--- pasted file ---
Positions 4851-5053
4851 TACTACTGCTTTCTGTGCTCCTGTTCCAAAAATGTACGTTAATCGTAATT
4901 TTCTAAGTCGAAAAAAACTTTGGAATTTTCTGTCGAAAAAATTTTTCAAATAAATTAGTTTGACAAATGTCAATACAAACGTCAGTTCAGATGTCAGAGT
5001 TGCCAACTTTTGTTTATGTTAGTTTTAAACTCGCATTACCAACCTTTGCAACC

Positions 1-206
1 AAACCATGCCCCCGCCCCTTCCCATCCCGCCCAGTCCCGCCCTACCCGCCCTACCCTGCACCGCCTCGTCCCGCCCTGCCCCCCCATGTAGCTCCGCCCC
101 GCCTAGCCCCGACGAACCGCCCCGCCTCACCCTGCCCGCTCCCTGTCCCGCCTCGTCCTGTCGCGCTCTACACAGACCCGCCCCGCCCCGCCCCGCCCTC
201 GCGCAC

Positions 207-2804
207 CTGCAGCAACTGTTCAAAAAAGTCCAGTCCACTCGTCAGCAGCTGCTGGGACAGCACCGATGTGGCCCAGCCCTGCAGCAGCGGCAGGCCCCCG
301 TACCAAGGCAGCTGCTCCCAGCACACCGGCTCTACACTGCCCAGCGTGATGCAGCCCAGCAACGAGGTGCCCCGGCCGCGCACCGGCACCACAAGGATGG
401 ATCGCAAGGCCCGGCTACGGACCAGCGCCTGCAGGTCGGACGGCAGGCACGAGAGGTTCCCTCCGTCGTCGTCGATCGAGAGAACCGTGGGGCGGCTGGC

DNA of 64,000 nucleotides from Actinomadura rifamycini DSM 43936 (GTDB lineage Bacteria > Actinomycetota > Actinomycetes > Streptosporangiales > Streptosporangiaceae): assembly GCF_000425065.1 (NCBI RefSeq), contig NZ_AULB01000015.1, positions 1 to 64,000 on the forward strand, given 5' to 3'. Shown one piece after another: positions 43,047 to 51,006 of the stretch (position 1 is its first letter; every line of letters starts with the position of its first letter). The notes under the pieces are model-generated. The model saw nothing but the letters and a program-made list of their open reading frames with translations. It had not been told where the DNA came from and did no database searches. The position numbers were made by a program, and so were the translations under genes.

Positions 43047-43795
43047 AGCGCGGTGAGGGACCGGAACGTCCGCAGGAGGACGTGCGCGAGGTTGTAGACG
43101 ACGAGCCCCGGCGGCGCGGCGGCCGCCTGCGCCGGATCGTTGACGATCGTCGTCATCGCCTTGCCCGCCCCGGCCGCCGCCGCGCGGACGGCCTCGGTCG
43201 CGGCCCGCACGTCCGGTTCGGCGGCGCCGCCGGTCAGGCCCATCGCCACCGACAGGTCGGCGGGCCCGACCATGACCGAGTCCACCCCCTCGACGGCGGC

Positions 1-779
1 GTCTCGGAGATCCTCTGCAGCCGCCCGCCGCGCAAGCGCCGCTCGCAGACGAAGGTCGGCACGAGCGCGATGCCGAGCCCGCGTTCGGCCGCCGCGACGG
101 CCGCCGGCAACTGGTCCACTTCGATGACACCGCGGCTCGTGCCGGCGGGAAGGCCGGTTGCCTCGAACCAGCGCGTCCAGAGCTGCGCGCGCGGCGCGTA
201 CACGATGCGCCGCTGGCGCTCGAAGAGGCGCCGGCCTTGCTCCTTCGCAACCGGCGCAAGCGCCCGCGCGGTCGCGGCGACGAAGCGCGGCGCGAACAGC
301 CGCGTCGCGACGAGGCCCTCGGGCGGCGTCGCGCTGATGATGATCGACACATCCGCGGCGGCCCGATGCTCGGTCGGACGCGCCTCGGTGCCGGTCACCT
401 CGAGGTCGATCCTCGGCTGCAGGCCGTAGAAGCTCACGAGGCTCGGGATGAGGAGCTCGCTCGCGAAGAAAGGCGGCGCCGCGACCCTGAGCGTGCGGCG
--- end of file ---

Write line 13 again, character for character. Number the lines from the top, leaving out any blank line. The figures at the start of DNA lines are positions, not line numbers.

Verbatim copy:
DNA of 64,000 nucleotides from Actinomadura rifamycini DSM 43936 (GTDB lineage Bacteria > Actinomycetota > Actinomycetes > Streptosporangiales > Streptosporangiaceae): assembly GCF_000425065.1 (NCBI RefSeq), contig NZ_AULB01000015.1, positions 1 to 64,000 on the forward strand, given 5' to 3'. Shown one piece after another: positions 43,047 to 51,006 of the stretch (position 1 is its first letter; every line of letters starts with the position of its first letter). The notes under the pieces are model-generated. The model saw nothing but the letters and a program-made list of their open reading frames with translations. It had not been told where the DNA came from and did no database searches. The position numbers were made by a program, and so were the translations under genes.